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In his first career start, the junior rushed for 123 yards on 26 carries.

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IOWA CITY, Ia. — The caveat must be stated: It’s only one game against an FCS opponent. But based on Iowa’s first Saturday of the college football season, its running game is alive and well.

Head coach Kirk Ferentz read accounts of how that aspect of his 17th Hawkeye offense appeared to be on life support on three previous Saturdays — the April 11 open practice at Valley Stadium, the April 25 spring game and the Aug. 15 Kids Day scrimmage.

“I've read about our shortcoming in the running game,” Ferentz said following Saturday’s 31-14 season-opening win over Illinois State, “for obvious reasons.”

The Hawkeyes looked familiar scheme-wise in the first game since Ferentz’s son, Brian, was appointed run-game coordinator. But they do look different (in a good way) personnel-wise, and that begins with the complementary usage of LeShun Daniels Jr. and Jordan Canzeri.

Both were slowed by injuries last season, but when healthy as they were Saturday they provide a burst the Iowa running game lacked the previous three years with converted fullback Mark Weisman in the featured role. Daniels called Saturday's game "just a little taste" of what's possible from the Hawkeye running game.

“It’s really going to be a positive for us if we can both stay healthy and continue to make plays,” Daniels said after he and Canzeri accounted for 241 yards on 35 combined touches against Illinois State.

The key word there is “if,” considering the rash of injuries that struck some premier college stars in Week 1. That list includes Pittsburgh all-American James Conner, who rushed for 155 yards against Iowa last fall but won’t play Sept. 19 at Kinnick Stadium. He was declared out for the season Monday with a knee injury.

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Chad Leistikow and Rick Brown break down Iowa's 31-14 win

By the end of Saturday’s first quarter at Kinnick Stadium, Daniels had more rushing yards (54) than he did all of last season (49). In his first career start, the 6-foot, 225-pound junior finished with 26 carries for 123 yards — mostly running between the tackles.

Canzeri, meanwhile, was used more in open space. The 5-9, 192-pound senior wound up with four receptions for a career-high 90 yards — 51 coming from a designed screen and another 21 off an underhand shovel pass from quarterback C.J. Beathard. He also rushed for 28 yards on five carries with his first touchdown since Nov.  9, 2013 at Purdue.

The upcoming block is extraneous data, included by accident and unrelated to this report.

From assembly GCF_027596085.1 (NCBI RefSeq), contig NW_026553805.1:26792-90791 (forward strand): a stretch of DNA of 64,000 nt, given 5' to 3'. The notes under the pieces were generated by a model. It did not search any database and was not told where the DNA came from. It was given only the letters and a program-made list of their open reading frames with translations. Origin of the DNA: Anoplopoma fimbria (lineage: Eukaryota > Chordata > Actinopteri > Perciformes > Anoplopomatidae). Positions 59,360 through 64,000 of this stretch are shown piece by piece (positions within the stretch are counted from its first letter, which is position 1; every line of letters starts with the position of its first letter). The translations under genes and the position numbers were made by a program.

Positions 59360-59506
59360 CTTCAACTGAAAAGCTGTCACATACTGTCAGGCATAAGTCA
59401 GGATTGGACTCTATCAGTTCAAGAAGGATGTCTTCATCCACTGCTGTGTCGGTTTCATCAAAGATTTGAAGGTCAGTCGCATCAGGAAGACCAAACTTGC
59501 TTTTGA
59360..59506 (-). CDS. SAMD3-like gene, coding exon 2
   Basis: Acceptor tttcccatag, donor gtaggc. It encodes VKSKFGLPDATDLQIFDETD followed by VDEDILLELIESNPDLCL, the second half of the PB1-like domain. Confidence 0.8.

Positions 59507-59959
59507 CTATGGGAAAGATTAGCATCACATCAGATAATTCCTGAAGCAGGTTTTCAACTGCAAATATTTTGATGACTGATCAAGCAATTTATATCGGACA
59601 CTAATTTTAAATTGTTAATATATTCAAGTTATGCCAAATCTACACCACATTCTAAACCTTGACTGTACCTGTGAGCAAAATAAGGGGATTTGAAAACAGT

“(I’ve) just really been pleased with both LeShun and Jordan Canzeri, what we've seen them do, the way they've practiced in spring practice, this camp,” Kirk Ferentz said. “So I'm very hopeful. I think they complement each other well, and hopefully that we can just keep building on that.”

A 1-yard loss by Daniels was Iowa’s only rush attempt out of 44 that went backward. For the game, the Hawkeyes ran for 210 yards and passed for 221.

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“When we can run the ball and gain positive yards on every play,” Daniels said, “it opens up the play-action game and the pass game. It helps us stay balanced on offense.”

Daniels hasn't played a down against Iowa's next opponent, Iowa State (3:45 p.m. Saturday, Fox), so this will be the Cyclones' first taste of the Daniels-Canzeri tandem.

“They’ve got a great 1-2 punch, if you will, in the backfield," Iowa State coach Paul Rhoads said Monday. “It will be a formidable rush offense that we are matched up against.”

The Hawkeyes' offensive line was a big question mark entering the season, but it passed the Illinois State test. Iowa State looks to present a more difficult challenge after recording 13 tackles for loss in a 31-7 opening win against Northern Iowa.

“After all the speculation of how this was going to be, we went out there and proved it (against Illinois State) that we’re going to run the ball,” said Beathard, who rushed eight times (including four QB sneaks) for 26 yards and two touchdowns. “We’re going to do what we do. It was a great way to start the season.”

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